You can use a receivership for a limited purpose. For example, you could implement a receivership to preserve a property pending a foreclosure sale or lawsuit judgment. It can also be used as an alternative to foreclosure, putting someone in charge of managing assets rather than claiming them as collateral.
In some cases, a receivership can be a possible alternative to bankruptcy. This is when a stakeholder wants to liquidate a property and requests the court assign a receiver to handle the liquidation responsibly.
What are the Benefits of Receivership?
A receivership could be the right move for your cannabusiness. But ultimately, it depends on your situation. Here’s how you can benefit from a receivership.
Receivership can preserve assets and even stop fraud. This is beneficial in instances when you’re worried about embezzlement damaging your business.
In some cases, a loan could be backed by assets, such as a building or pricey equipment. These assets can become damaged, stolen, or misused. With this in mind, a court could appoint a receiver accountability over that asset. This can prevent mismanagement or intentional misconduct.
Sometimes, employees or stakeholders within your business might be purposefully committing fraud, damaging your business, or diverting cash. In these instances, a receiver can be a useful ally. If you’re nervous that a company or individual might damage or waste company property or assets, it’s ideal to appoint a receiver to ensure this doesn’t happen.
Receiver relationships can also insulate a secured creditor from lender liability. Lender liability ensures that lenders don’t mistreat their borrowers. If they don’t, the lender could be held liable for any resulting damage to the borrower. A receiver helps you bypass this issue by controlling how the borrower (the cannabis business) is treated and directed.
Receiverships also benefit creditors. A receiver has the ability to freeze and stop all other creditor actions and ensures your claim is honored before others. This is especially helpful when other creditors have a personal relationship with the cannabis business operator or attempt to take advantage of the business in another manner.
With a receiver, you also may have the option to purchase the business using your initial investment. While the receiver comes in to set the company up to recover, the recovery plan might not work out. Then, the receiver needs to liquidate.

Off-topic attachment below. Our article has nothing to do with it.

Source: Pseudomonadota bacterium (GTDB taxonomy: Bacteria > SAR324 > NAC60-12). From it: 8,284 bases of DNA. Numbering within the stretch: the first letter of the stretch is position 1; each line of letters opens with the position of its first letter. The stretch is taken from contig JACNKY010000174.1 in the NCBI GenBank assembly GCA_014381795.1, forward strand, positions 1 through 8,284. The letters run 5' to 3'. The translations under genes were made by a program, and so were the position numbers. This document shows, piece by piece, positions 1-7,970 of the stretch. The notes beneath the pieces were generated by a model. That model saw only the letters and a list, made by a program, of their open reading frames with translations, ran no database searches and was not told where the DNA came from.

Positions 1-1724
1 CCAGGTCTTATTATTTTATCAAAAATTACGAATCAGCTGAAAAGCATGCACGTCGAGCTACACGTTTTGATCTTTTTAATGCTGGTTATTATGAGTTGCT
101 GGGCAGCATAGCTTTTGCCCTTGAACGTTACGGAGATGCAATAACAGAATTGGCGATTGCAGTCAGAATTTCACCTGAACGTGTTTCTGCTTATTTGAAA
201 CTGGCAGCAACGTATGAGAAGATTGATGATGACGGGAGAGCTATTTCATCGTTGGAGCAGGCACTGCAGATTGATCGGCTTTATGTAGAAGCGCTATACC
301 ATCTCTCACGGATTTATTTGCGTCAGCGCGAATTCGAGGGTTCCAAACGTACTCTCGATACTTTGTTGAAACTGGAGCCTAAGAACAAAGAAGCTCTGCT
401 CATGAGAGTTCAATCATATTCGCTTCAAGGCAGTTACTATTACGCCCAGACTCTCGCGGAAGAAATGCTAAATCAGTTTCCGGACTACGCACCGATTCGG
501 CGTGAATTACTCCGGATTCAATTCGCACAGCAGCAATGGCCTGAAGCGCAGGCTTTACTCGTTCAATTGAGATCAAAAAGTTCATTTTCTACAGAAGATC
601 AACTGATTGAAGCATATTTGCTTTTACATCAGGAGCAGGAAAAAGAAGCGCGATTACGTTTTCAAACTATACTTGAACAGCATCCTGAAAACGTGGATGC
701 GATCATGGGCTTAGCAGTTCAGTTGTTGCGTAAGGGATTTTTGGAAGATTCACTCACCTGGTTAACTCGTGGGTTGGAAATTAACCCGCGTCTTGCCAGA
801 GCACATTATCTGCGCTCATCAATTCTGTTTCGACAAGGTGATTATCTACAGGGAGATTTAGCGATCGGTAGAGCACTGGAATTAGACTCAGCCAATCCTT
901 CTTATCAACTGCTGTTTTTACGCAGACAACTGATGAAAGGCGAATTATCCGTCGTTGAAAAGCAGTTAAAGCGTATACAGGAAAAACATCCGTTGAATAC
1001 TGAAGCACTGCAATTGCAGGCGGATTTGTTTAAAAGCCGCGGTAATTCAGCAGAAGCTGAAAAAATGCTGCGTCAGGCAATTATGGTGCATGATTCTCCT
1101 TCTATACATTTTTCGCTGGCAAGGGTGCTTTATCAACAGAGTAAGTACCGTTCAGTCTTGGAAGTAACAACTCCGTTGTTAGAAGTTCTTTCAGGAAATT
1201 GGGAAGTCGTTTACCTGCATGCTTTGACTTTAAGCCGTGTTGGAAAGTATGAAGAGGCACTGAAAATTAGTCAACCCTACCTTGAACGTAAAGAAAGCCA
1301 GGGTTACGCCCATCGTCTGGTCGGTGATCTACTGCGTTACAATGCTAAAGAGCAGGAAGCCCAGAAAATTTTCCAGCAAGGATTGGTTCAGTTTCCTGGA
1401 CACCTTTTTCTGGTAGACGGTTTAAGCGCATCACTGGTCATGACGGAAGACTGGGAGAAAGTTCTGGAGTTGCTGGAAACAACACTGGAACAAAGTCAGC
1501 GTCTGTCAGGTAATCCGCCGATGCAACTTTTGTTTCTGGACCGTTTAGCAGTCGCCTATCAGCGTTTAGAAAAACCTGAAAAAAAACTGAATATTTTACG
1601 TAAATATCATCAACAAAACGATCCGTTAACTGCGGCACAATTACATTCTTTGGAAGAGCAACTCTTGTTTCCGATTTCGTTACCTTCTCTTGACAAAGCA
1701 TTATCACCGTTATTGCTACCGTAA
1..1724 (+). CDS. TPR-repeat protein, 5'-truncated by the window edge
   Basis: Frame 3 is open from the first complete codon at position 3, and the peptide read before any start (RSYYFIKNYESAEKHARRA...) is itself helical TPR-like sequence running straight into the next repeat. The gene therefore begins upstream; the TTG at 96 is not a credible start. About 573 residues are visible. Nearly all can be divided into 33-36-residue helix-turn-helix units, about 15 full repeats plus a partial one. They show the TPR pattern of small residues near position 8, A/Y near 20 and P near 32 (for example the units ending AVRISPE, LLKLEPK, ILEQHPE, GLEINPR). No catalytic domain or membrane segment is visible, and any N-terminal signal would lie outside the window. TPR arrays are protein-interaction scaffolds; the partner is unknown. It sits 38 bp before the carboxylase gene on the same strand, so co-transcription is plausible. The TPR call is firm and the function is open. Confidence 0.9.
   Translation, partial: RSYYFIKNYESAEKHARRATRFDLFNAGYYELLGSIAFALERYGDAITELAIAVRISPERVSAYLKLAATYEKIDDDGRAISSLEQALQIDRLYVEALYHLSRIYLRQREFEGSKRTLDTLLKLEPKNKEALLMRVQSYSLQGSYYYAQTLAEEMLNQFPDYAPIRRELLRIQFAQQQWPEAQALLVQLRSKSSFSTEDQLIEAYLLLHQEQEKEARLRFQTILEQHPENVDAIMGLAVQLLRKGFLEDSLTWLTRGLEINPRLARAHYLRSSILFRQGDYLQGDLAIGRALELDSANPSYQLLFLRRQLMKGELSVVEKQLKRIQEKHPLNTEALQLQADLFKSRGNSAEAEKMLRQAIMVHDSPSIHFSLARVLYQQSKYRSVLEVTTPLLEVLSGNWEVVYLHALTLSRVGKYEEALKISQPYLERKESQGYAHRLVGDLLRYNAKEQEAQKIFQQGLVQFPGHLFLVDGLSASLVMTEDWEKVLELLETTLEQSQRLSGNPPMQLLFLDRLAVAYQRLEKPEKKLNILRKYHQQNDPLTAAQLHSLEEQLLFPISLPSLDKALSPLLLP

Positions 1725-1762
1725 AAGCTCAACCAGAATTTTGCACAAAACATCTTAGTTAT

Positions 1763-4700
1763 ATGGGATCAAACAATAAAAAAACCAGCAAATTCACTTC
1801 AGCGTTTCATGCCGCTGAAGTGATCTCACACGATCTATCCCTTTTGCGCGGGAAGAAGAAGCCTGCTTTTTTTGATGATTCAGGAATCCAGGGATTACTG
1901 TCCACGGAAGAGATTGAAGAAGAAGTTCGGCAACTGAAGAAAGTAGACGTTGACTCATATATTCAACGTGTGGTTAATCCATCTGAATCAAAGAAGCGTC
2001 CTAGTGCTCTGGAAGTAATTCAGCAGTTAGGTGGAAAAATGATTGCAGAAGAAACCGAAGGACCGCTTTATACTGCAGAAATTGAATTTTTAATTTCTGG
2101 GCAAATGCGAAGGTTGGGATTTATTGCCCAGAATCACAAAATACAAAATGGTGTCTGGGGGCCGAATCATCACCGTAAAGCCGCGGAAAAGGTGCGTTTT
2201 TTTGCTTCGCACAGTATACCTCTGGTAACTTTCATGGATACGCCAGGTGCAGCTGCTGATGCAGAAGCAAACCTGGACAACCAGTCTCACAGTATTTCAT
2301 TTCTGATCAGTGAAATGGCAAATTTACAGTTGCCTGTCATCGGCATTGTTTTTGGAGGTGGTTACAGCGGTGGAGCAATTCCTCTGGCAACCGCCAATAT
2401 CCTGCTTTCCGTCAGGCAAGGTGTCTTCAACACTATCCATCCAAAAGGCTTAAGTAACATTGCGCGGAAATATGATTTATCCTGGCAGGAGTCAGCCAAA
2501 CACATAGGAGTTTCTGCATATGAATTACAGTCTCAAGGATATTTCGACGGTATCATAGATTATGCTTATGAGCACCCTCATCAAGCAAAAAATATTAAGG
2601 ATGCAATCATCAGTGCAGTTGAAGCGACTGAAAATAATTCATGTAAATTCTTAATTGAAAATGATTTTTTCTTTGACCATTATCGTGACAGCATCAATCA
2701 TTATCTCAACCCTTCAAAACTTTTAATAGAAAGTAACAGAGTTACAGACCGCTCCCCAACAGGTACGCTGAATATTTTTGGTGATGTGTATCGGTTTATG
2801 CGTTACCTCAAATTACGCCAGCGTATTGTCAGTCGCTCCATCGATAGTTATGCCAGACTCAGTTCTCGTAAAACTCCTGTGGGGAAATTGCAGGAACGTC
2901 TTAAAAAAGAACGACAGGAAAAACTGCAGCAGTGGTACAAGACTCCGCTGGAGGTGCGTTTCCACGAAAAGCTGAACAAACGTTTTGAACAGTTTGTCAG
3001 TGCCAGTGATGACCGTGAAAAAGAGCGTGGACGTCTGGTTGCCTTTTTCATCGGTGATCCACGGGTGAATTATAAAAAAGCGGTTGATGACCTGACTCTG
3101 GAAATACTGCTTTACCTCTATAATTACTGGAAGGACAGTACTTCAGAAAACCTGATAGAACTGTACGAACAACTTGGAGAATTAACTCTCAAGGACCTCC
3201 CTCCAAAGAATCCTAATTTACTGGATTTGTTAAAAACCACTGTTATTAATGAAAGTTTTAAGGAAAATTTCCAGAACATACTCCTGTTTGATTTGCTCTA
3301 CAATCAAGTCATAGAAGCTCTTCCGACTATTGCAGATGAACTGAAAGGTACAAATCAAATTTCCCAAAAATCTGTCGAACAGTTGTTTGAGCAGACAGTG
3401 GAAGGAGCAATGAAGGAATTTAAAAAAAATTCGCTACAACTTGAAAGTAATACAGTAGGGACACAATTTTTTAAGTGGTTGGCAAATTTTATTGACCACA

As the receiver begins selling off the assets, the creditor’s initial investment (your initial investment) can act as an opening bid to purchase the whole business. If you think you can effectively run the company profitably, this could be a good option for you.
The Receivership Process
The receivership process looks different for each company. However, the process has four main phases:
- Receiver tries to stabilize the business. At this stage, the receiver is trying to get the company to a state of profitability. This can involve negotiating with creditors and lowering expenses.
- Receiver determines why receivership was essential. The receiver attempts to gain an understanding of the problems that caused the need for intervention. They then must either initiate litigation or convince insurers to abide by the original policy terms and conditions.
- If they find litigation is essential, the receiver files a lawsuit if they believe investors will benefit from it. The lawsuit is only filed if the claim will benefit all investors in the entity in receivership. If the claim only helps some investors, it won’t be filed. Thus, if your case isn’t aligned with the mission of the receivership, it could be best to pursue an individual claim.
- The receivership concludes with distribution. Assets are distributed to investors at the end of the receivership. This phase can take months or even years, depending on who can claim certain parts of the business. In some cases, investors receive less than 5% of their losses. However, others can recover nearly 100% of their investment losses.
Considering entering into receivership? Feel free to contact us at any time for assistance.